Getting value from skills investment
A key differentiator of businesses in the digital era is their ability to exploit data through the application of advanced analytics and data science. Organisations that recognise this will typically establish some form of data science capability. The starting point for this, unsurprisingly, is some form of data science capability and the recruitment of some data science expertise.
One of the issues organisations come across quite quickly, is how to drive value from this investment in expensive skills. Even if the data scientists manage to navigate the organisation and systems to deliver some insight, they typically lack the skills (not to mention the desire or interest) to convert that initial insight into tangible business benefit.
Industrialising the process
The analogy I see here is with the first industrial revolution. Whilst this revolution did depend on several scientific advances and the application of science to business, the key driver of value was actually the ability to industrialise the processes concerned. This continues to be a typical problem in manufacturing – the development of an initial model or prototype may demonstrate a great new product, but if it cannot be easily manufactured at a low enough price, then the invention is of no real value.
This is the exact same challenge that businesses face with data science today. Data scientists are great at coming up with new insights, models or algorithms (‘products’), but they are typically produced in a one-off, hand-cranked, manner. To drive value from them, you need the skills to industrialise that process. Indeed, in the ideal world, the data scientist’s capability should be part of an end-to-end, factory style model that continually produces new, innovative products and then industrialises the production and monetisation of them.
Data science typically produces a product that is analogous to a model or prototype in manufacturing. Whilst it has some value, typically, the real value comes with designing an efficient process for repeatedly producing it and delivering it to the ‘consumer’. The consumer may of course be a business process or an application rather than an individual.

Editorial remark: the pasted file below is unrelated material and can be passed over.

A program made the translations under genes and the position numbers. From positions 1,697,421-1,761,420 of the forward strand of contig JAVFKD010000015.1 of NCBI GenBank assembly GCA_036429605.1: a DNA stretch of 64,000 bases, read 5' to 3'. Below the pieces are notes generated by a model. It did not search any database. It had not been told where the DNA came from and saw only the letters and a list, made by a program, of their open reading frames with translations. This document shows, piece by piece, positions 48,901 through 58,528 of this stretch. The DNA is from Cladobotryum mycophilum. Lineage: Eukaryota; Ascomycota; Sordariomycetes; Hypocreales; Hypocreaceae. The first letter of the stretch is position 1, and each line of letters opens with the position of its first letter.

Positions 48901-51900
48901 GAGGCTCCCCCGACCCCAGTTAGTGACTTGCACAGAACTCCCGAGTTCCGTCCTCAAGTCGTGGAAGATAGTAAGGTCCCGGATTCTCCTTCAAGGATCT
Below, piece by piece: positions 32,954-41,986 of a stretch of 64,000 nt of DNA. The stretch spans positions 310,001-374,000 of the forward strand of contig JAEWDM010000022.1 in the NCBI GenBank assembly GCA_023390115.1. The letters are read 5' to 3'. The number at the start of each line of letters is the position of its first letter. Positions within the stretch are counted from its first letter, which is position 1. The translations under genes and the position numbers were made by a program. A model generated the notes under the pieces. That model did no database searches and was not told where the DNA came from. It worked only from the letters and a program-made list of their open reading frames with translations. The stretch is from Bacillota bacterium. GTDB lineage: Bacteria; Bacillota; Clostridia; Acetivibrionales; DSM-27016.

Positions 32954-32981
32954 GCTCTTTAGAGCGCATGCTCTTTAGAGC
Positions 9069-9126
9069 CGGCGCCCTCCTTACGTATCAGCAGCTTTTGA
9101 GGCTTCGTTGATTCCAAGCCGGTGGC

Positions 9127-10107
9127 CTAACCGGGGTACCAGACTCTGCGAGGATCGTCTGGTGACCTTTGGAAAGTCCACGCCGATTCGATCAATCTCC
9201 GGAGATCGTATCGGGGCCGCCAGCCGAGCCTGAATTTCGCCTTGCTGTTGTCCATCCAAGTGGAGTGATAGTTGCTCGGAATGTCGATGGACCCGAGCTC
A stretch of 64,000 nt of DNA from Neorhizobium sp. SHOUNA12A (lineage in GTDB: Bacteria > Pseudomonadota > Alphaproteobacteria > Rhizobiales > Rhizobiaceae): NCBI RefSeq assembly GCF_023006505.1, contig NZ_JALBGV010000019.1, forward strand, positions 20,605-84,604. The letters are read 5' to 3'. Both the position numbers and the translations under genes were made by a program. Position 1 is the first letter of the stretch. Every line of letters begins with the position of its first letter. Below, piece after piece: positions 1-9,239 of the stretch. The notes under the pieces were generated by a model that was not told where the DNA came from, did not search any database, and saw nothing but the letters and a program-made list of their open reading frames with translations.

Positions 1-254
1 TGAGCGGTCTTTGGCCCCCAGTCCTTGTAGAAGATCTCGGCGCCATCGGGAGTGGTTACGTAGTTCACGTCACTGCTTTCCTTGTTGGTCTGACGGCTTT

There are several challenges associated with the industrialisation process:
- Data supply chain – the analytics are only as good as the data they are based on. The industrialising ‘data entrepreneur’ must identify where a reliable source of good quality data can be found
- The source data will inevitably have quality and consistency issues which need to be properly understood
- A process will be required that can deliver the data into the new process in a regular and consistent manner. This presents both technical and organisational challenges
- Consideration needs to be given to how to consolidate data from multiple sources into a record that is suitable for processing by the analytical model, as produced by the data scientist
- All the challenges above need to be considered in the development of a coherent architecture and design, that can be repeated on a frequent, possibly real-time, basis.
The data entrepreneur must employ the skills to produce a smart solution to these challenges, which balances the conflicting pressures of speed of delivery, with the reliability of the solution delivered.
If the entrepreneur is successful in all of this, that only gets them as far as a reliable, repeatable process to produce his or her data product. They then need to ensure that the product gets to market. The vital last step is in ensuring that the newly developed product gets embedded in the organisation in a way that maximises the benefit from it.
Project One has the skills and experience to put in place this type of industrialised service model for advanced analytics, we can help your organisation do the same. Talk to us to find out more.